Volume 1: About
Religion is a bit like air, so ubiquitous that it is almost unnoticed. We notice the air when there is a storm or some other extreme event. We are prone to notice religion under similar conditions. So Reynolds and Tanner, writing on the social ecology of religion, concentrate their attention on the role of religion at the salient points in the cycle of human life, birth, death, disease and so on. Reynolds & Tanner, page 53
Here we give a much broader role to religion. My current feeling is that each of us has a personal religion which is part of the culture we absorb from our environment after birth: spoken and body language, physical and social skills etc etc. Religion thus fits us into the natural and human environment of our birth. From this point of view, religion is part of the nurture which adds to nature to construct a complete human being.
The formal content of religion is thus the psychological equivalent of the biological genome and has a similar function. We can understand the function of religion by analogy with the biological world. analogy, Tracy
From a formal point of view, religion is encoded in the space of all possible configurations of the human mind (call this M), just as biology is encoded in the space of all possible genomes (G). Viewed simply as large objects these spaces are not very interesting. But when we observe the distribution of real genomes in G we begin to notice very detailed structure.
This structure arises from the evolutionary relationships between genomes. These relationships arise, in turn, because genomes are not arbitrary strings of data,but have meaning forged by evolution. When executed by its parent organism, a genome controls the growth and life of that organism and determines, at least to some degree, whether it will reproduce successfully (and so bring a similar genome into existence) or not.
The evolution of religion has led to similar structure in the space of mind, M. Archaeology and paleontology can tell us very little about what people were thinking long ago. We have to wait for the discovery of writing to read ancient thoughts and feelings and see the evolutionary history of the ideas we entertain now. This leads us into the fascinating area of comparative religion, where we observe the vast array of different human mental adaptations to different places, times and conditions. Charles Taliaferro
This abstract formulation of religions both explains and overcomes the sectarian problem, since by definition religion is common to us all. The similarities and differences of religions enables them to be classified in a manner analogous to the classification of biological species. As in biology, similarity points either to common descent, or to the evolution of common solutions to common problems.
The detailed study of life on earth shows that all organisms are fundamentally of one flesh, carbon based systems which have shared some common traits for three or four billion years. The history of religion is much shorter, and religious evolution is much faster than biological evolution. Nevertheless all religions have a common root in the human ability to communicate, to cooperate and to learn.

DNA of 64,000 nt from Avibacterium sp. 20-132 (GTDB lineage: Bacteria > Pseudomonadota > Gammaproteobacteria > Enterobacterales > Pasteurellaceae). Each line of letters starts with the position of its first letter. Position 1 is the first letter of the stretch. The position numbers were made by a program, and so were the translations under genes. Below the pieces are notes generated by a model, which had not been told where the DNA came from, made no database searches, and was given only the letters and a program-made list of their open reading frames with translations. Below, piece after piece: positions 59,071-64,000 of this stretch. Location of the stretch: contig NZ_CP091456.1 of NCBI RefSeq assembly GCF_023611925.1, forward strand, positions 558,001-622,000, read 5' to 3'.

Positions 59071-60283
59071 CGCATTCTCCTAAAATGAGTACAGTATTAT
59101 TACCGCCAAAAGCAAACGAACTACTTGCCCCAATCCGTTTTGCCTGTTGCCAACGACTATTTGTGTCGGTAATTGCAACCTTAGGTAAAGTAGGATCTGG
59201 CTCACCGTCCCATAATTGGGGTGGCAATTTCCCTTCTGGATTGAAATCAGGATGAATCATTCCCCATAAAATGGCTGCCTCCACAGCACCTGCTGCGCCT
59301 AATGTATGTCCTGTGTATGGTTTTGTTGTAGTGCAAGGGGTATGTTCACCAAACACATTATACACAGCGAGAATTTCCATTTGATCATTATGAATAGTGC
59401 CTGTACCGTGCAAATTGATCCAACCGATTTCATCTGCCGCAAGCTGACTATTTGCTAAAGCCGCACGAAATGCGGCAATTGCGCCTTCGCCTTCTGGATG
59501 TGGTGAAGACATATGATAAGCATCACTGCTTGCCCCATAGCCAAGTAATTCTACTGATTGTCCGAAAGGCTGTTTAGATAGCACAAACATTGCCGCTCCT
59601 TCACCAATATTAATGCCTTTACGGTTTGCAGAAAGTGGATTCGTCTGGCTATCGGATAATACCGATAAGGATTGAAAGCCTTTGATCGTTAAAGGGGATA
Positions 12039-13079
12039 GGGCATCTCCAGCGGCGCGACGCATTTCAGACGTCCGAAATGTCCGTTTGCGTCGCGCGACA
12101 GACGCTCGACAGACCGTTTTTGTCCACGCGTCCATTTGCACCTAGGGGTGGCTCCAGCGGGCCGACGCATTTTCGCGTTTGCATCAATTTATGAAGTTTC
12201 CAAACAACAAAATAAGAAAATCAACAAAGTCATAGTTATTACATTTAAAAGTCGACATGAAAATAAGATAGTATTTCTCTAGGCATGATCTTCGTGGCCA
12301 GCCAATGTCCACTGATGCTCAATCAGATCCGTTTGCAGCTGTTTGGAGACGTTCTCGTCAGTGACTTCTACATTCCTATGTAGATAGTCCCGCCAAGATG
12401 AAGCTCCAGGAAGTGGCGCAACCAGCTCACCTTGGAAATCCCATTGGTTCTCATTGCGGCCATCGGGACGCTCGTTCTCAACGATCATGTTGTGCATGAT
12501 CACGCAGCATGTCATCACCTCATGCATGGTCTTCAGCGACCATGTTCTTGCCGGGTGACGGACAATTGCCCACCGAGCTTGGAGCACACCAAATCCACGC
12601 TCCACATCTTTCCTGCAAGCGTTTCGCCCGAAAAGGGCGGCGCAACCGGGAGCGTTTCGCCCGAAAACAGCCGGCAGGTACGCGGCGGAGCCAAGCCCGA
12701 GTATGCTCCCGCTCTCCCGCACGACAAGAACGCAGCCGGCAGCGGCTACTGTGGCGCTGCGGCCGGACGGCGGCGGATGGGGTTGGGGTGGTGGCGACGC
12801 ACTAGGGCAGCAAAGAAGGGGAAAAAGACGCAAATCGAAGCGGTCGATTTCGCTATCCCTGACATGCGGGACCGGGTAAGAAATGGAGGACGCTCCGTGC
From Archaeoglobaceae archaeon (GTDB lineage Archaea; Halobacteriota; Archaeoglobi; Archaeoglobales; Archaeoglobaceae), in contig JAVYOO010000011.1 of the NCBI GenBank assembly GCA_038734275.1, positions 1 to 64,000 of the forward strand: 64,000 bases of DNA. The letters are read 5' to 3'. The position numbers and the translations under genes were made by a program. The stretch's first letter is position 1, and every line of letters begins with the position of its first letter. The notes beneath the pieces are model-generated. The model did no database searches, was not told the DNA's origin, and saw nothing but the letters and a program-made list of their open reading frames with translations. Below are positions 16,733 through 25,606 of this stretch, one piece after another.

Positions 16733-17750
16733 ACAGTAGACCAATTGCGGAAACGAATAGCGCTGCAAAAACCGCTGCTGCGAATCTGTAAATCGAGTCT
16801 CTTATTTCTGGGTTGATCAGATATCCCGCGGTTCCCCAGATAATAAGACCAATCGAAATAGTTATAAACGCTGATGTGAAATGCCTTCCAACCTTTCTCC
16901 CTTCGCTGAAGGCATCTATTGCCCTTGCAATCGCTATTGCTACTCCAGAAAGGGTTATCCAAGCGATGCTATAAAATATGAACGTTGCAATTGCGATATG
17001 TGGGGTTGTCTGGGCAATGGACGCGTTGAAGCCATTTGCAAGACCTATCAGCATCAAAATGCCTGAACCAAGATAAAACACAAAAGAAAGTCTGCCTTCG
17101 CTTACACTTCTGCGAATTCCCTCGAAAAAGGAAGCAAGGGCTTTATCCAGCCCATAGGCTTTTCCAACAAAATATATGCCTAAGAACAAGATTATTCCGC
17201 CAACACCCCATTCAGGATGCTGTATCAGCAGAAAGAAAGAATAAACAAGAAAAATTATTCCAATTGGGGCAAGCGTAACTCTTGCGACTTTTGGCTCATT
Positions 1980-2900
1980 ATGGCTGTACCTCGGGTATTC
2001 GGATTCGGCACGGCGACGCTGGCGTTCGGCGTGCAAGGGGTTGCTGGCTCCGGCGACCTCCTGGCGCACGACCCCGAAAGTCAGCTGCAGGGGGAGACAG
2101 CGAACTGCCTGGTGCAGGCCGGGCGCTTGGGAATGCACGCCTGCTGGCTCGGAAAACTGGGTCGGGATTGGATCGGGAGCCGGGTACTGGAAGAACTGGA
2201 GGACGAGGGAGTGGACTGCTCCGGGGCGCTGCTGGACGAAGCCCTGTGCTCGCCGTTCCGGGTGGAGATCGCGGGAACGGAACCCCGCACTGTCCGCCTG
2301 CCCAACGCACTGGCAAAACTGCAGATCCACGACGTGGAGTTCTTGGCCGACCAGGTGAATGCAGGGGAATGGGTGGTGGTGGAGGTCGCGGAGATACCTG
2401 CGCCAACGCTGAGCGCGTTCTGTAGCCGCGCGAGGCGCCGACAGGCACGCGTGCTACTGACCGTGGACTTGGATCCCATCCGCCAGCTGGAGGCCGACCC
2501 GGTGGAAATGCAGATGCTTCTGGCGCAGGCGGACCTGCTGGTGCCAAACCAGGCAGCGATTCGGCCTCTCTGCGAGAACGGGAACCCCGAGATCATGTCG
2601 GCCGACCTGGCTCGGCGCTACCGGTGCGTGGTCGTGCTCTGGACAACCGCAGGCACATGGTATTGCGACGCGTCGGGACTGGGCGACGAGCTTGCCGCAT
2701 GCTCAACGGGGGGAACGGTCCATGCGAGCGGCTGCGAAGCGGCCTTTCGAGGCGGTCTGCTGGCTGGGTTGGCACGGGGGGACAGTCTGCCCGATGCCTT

The natural religion project
The natural religion project begins with theology, where we study the general nature of mind, culminating in the biggest imaginable mind, the mind of God. The goal of such science, as of all knowledge, is application. We learn to act better.
The application of theological insight to human action gives us religion. Theology and religion bear the same relationship to one another as science and technology. Our visible industrial technology is concerned with shaping physical objects. Religion is concerned with shaping ourselves.
Natural religion take the sectarianism out of religion by embracing all religions in a common model of superhuman (supra-individual) structures. More generally, we see religion as the force that binds single individuals into complex systems, and leads the Universe from s simple initial singularity (very similar to the classical God) to its present level of complexity.
Natural religion is something to be discerned, not constructed. It already exists. We just have to learn to see it. When we do see it, it grows within us.
(revised 13 July 2014)
analogy: 1. an agreement, likeness or correspondence between the relations of things to one another; a partial similarity in particular circumstances on which a comparison may be based: >the analogy between the heart and a pump.
2. agreement, similarity.
3. Biology: an analogous relationship.
4. (in linguistic change) the tendency of inflections and formations to follow existing models and regular patterns, as when the common plural brothers replaces the older brethren.
5. Logic: a form of reasoning in which similarities are inferred from a similarity of two or more things in certain particulars.
[Latin analogia, from Greek: originally equality of ratios, proportion] Delbridge
religion: 1. the quest for the values of the ideal life, involving three phases, the ideal, the practices for attain the
values of the ideal, and the theology or world view relating the
quest to the environing universe.
2. a particular system in which the quest for the ideal life has been embodied: the Christian
3. recognition on the part of man of a controlling superhuman power entitled to obedience reverence and worship.
4. the feeling or the spiritual attitude of those recognizing such a controlling power.
5. the manifestation of such feelings in conduct or life.
6. a point or matter of conscience, especially when zealously or obsessively observed. Delbridge back